Early Reaction To WDFW-Parks Merger

The Fish & Wildlife Commission would remain, but only in an advisory role, and the governor would appoint the head of the Department of Conservation and Recreation.

That according to press reports after Gov. Gregoire yesterday announced her proposal to fold the Department of Fish & Wildlife, State Parks and Recreation Commission, Recreation and Conservation Office and Department off Natural Resources’ law enforcement wing into a new agency.

The Legislature must first sign off on the idea during the upcoming session.

We got a few immediate quotes out of WDFW deputy director Joe Stohr and the Northwest Marine Trade Association’s Tony Floor about the plan — which according to the governor’s office is part of a wider agency consolidation that would save $30 million over the next two years –but this morning there are comments from others who would be affected by the proposed merger.

Rich Landers of the Spokane Spokesman-Review blogged about Commissioner George Orr’s response:

“It’s hard on my ego to say I don’t’ think we need smart guys like me to write policy. But the governor’s trying to make ends meet in tough times. For now, it probably makes sense.”

“People say they want to keep political decisions out of fish and wildlife management. But the reality is that politics enter into just about every decision we make.”

Jordan Schrader of The News Tribune of Tacoma reports that state parks commission chairman Fred Olson, speaking for himself, reacted “favorably of the recreation-agencies merger, saying it deserved a serious look.”

“I think there’s a lot to be said for the current structure, but you know what? It’s not the only way to do business. Having more direct control over these agencies by a governor also makes a lot of sense.”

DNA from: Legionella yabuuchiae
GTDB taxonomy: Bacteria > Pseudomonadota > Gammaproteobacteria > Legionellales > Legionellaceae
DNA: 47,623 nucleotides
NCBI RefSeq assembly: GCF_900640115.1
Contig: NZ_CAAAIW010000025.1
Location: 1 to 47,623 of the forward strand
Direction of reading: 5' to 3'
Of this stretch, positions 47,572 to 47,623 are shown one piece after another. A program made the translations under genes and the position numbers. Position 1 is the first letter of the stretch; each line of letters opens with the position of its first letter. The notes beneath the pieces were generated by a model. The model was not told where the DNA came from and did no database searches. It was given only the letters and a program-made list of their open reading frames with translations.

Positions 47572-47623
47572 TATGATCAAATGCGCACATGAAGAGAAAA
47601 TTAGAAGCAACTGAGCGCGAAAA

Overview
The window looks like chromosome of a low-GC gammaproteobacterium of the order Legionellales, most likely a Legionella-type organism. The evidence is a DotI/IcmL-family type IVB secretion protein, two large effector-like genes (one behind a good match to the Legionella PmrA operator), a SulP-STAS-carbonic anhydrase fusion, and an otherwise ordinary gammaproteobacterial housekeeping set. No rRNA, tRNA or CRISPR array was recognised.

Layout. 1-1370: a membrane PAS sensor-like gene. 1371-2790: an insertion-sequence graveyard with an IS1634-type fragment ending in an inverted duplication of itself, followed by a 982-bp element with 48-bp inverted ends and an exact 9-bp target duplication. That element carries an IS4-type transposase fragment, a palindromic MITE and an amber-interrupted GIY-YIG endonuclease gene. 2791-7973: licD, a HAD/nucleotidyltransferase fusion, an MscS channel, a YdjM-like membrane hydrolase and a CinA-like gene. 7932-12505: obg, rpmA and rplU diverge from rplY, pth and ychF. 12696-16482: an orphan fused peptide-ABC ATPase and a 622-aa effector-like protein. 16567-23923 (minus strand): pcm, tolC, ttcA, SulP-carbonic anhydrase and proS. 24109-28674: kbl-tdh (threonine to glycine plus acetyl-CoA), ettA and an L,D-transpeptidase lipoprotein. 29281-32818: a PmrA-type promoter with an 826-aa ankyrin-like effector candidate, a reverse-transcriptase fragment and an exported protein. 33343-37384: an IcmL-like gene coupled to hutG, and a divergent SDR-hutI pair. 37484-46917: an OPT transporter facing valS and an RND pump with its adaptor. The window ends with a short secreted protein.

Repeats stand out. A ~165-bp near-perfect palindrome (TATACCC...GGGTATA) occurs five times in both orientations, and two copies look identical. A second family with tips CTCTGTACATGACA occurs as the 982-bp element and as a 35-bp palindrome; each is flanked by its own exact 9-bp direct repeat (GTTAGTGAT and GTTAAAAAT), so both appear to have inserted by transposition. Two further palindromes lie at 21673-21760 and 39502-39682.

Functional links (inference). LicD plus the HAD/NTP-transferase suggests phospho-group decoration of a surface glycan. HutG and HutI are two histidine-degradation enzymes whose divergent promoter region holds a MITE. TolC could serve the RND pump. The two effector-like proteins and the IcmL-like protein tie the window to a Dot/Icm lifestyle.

The issue is also being debated at Piscatorial Pursuits and Hunting Washington.

And this afternoon, Dave Workman, a longtime Washington hunting and fishing writer and state game agency watcher, posted a fiery column on the subject:

Under Gregoire’s proposal, the Fish & Wildlife Commission will be reduced to the role of an “advisory panel.” So, who would set the hunting and fishing seasons? Gregoire? A member of her staff? The wildlife director? Maybe she’ll just turn that job over to the Defenders of Wildlife, which places more emphasis on wolf welfare than on the consumptive hunting opportunities of people who pay the freight for wildlife management: the hunters, themselves.

Right now, with the state in a budget pit big enough to swallow Mount Rainier, hunters may not be too keen on any notion of merging the one agency that is supposed to address their needs and activities, with several other agencies that may be inclined to treat them like unwanted house guests.

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